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There Could Have Been Life on Mars

The Curiosity rover holding a scoop of powdered rock on Mars. The rover recently drilled into a Martian rock for the first time and transferred a pinch of powder to its instruments to analyze the chemical makeup.

The Curiosity rover holding a scoop of powdered rock on Mars. The rover recently drilled into a Martian rock for the first time and transferred a pinch of powder to its instruments to analyze the chemical makeup. // NASA/AP

NASA's Mars Curiosity rover drilled into a rock and found that it contained a clay-like material. That's the news. The implication is much larger: Mars may once have had an environment hospitable to life.

One of the tricky aspects of science is that its revelations tend to be more exciting the more attention you pay to science. For those who are generally disinterested in science, there's a high bar for an exciting announcement; for scientists, a graph showing just the right data point can be validation of a life of effort. The job of organizations like NASA is bridging the two groups, presenting the small, important discoveries of its scientists into something that thrills the world.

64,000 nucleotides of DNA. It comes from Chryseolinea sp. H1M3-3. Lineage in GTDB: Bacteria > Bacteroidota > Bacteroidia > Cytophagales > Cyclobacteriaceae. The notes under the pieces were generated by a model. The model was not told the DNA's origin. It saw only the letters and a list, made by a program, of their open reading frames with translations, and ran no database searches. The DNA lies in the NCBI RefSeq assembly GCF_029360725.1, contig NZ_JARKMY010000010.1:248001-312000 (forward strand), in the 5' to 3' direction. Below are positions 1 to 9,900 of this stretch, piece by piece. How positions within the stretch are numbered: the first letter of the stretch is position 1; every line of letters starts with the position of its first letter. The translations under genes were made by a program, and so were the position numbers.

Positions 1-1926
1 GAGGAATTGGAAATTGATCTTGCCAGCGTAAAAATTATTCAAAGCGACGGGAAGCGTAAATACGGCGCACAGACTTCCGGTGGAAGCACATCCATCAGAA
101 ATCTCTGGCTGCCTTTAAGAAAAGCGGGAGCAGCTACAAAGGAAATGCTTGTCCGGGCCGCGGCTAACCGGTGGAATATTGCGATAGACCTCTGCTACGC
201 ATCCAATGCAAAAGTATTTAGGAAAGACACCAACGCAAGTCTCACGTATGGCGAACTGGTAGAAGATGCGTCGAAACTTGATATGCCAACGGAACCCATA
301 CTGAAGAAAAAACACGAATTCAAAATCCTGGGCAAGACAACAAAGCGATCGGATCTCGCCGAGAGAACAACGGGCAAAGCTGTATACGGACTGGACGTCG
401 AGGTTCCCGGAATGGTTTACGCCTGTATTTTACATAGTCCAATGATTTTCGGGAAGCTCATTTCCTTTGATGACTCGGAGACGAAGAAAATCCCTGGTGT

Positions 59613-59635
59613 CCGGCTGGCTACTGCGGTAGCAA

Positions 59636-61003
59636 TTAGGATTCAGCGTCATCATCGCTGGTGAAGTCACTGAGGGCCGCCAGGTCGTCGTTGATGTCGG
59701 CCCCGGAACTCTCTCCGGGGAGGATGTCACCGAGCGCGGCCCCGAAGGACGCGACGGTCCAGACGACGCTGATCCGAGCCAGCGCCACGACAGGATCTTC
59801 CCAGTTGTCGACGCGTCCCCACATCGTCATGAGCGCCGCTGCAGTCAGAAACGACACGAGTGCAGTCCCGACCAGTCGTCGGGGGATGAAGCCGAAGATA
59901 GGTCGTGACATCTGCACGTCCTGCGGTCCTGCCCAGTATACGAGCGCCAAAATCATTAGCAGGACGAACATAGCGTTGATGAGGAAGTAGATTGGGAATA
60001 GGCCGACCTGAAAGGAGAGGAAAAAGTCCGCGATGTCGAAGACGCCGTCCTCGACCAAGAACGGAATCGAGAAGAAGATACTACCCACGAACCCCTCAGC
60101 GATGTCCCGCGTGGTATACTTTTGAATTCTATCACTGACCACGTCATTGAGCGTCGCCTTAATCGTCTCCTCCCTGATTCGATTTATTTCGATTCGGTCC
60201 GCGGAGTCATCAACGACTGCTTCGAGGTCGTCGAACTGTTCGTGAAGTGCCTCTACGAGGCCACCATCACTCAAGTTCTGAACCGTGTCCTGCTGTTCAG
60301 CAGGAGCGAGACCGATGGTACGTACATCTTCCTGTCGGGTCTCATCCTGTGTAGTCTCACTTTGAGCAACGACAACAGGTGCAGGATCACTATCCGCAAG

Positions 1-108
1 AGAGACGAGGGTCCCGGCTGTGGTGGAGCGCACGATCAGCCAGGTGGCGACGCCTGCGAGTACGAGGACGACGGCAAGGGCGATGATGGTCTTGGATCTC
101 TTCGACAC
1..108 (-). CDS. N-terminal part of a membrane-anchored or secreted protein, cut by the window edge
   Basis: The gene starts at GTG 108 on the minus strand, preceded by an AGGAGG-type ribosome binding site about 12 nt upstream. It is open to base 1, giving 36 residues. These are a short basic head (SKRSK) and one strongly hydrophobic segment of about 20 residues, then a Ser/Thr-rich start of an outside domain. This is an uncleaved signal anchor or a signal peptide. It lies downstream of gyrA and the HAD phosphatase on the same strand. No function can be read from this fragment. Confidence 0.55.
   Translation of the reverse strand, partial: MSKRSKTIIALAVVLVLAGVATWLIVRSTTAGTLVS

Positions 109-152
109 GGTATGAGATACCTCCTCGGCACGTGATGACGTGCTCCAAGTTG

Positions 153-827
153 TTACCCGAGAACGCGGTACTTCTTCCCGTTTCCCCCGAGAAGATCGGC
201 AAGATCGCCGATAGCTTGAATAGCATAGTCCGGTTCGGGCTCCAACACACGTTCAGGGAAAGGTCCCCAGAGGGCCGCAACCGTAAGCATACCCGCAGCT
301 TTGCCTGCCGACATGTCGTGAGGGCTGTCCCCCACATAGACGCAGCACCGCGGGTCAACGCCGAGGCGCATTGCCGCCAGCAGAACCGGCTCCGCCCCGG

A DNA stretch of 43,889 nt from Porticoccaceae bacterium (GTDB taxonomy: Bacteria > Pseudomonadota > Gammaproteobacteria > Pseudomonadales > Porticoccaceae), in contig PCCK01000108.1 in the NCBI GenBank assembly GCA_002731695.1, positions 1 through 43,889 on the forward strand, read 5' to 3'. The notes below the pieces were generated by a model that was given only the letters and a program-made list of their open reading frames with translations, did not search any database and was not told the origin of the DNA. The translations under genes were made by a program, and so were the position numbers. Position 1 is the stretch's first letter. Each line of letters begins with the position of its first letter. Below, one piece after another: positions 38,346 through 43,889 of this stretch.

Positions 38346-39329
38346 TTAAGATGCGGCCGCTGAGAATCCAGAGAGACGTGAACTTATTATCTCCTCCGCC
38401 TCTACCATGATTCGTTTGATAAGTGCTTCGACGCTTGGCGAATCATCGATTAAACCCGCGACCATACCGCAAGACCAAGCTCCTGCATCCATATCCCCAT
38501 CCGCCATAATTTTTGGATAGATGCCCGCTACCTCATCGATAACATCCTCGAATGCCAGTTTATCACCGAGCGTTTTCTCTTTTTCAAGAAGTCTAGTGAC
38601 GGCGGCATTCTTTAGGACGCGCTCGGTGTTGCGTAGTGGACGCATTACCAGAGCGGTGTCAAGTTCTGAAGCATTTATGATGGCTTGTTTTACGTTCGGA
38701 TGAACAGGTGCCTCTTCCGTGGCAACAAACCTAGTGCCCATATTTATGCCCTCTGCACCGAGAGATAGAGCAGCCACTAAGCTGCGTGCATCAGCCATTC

The small important discovery announced today is that the Mars rover, Curiosity, analyzed the component elements of dust from a rock that lies in what may once have been a stream bed. It found a variety of common elements you'd find on Earth — oxygen, hydrogen, sulfur, etc. — what NASA calls "some of the key chemical ingredients for life." NASA's press release quotes the project's lead scientist: "A fundamental question for this mission is whether Mars could have supported a habitable environment. From what we know now, the answer is yes." It doesn't currently, mind you. But it could have. "This ancient wet environment, unlike some others on Mars," NASA notes, "was not harshly oxidizing, acidic or extremely salty."

Read more at The Atlantic Wire

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